The speakers were Charles Williams, Eastside resident, business owner, and cultural historian; Rosemary Kowalski, founder of The RK Group; Linda Cherry, the youth director at Ella Austin Community Center; Dianne Green, principal consultant at Culture Transforms Community Enterprises; Juan Rocha, facilitator at Wheatley Community School; Dieter Cantu, executive director of the nonprofit Position of Power; and Hubert Lee Brown, community health worker and violence interruptor for the City’s Stand up SA program. Almost all have lived and worked on the city’s Eastside for most of their lives.
Wheatley Community School employee Juan Rocha gives his story. Photo by Scott Ball.
Wheatley Community School employee Juan Rocha shares his story. Photo by Scott Ball.

Charles Williams, an Eastside resident, businessman, and cultural historian, discussed how the Eastside has recently begun a transformation from a crime-ridden, low-income community to an area in which young couples and professionals can feel safe raising children. That transformation, for some, is yet to be realized. But during the 60s, Williams said, the near Eastside was a bustling center for residents, entertainment and business.

“From about 5 p.m. to 12 a.m., people used to walk the streets like New York City,” Williams said. “Sometimes I take a nostalgic drive down Commerce Street and I really have to use my imagination to see how it used to be.”

Today, much of Commerce Street is lined with buildings with boarded up windows. But some staple businesses have remained and the long-vacant Friedrich Building, which looms particularly large between Pine and Olive streets, has recently piqued the interest of multi-family housing developers.

Brown brought a different perspective of the Eastside into the conversation. For him, the Eastside was a step up from growing up on the Westside with a drug-addicted mother.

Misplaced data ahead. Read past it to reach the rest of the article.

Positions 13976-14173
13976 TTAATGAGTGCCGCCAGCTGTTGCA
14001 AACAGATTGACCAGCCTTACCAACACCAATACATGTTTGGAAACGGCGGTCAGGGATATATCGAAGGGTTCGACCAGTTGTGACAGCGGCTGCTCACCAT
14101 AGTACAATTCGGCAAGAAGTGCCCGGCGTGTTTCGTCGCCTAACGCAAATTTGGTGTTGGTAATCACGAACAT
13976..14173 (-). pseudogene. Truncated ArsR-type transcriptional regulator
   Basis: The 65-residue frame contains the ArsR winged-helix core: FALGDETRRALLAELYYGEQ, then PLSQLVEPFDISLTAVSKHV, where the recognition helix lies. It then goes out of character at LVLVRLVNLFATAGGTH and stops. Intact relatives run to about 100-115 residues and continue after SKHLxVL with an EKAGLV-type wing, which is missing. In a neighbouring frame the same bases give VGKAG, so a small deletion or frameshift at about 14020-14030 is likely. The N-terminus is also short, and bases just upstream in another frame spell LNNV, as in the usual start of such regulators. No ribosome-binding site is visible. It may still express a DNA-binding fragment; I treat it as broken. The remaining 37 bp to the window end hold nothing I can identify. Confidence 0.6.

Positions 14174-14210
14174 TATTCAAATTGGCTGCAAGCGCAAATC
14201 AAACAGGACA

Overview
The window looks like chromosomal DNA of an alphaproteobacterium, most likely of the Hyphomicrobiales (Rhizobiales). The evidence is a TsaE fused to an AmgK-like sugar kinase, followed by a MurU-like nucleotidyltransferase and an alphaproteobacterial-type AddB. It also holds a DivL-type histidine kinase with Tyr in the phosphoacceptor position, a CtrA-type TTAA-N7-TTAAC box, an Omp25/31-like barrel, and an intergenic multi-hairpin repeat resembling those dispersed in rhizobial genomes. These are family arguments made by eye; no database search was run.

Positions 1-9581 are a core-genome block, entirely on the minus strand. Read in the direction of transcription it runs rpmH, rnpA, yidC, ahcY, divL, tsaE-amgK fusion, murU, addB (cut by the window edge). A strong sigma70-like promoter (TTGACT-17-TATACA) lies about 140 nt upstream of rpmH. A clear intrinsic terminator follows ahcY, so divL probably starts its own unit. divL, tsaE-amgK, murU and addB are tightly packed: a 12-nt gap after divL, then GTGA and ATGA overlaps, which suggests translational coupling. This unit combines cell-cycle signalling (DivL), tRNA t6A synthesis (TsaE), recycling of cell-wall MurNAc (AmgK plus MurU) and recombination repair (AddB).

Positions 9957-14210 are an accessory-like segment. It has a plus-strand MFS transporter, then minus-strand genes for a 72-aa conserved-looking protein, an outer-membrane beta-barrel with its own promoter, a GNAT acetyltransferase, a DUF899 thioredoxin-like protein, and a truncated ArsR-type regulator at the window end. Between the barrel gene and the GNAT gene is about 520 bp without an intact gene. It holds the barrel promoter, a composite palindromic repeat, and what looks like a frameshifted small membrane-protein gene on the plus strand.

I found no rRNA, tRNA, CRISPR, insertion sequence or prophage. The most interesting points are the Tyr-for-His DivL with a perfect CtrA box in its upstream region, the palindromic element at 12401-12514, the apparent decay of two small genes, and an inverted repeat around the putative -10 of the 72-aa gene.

Outreach Supervisor for Stand Up S.A. Hubert Lee Brown gives his story. Photo by Scott Ball.

Outreach Supervisor for Stand Up SA Hubert Lee Brown shares his story. Photo by Scott Ball.

His family was poor but he said he didn’t know it because everyone around him was poor. Then he started to live with his father in the Eastside. It was then that he realized how bad his previous living situation really was.

“All I’d seen was negativity. Prostitution, drugs, and shootings,” Brown said.

After school, his time in Atlanta, and some time in jail Brown became a record label producer and then a rapper. But he found something lacking in the lifestyle and found himself the victim of a shooting and in and out of jail.

Brown is now the outreach supervisor for Stand Up SA, a violence prevention program funded through the Metropolitan Health District, but that doesn’t come close to describing what he does. His job is to work a team of volunteers and staff to prevent retaliation shootings. When someone is killed in what appears to be gang-related shooting, Stand Up SA is called in to talk to the victim’s and perpetrator’s family, friends, and associates to try to avoid further violence.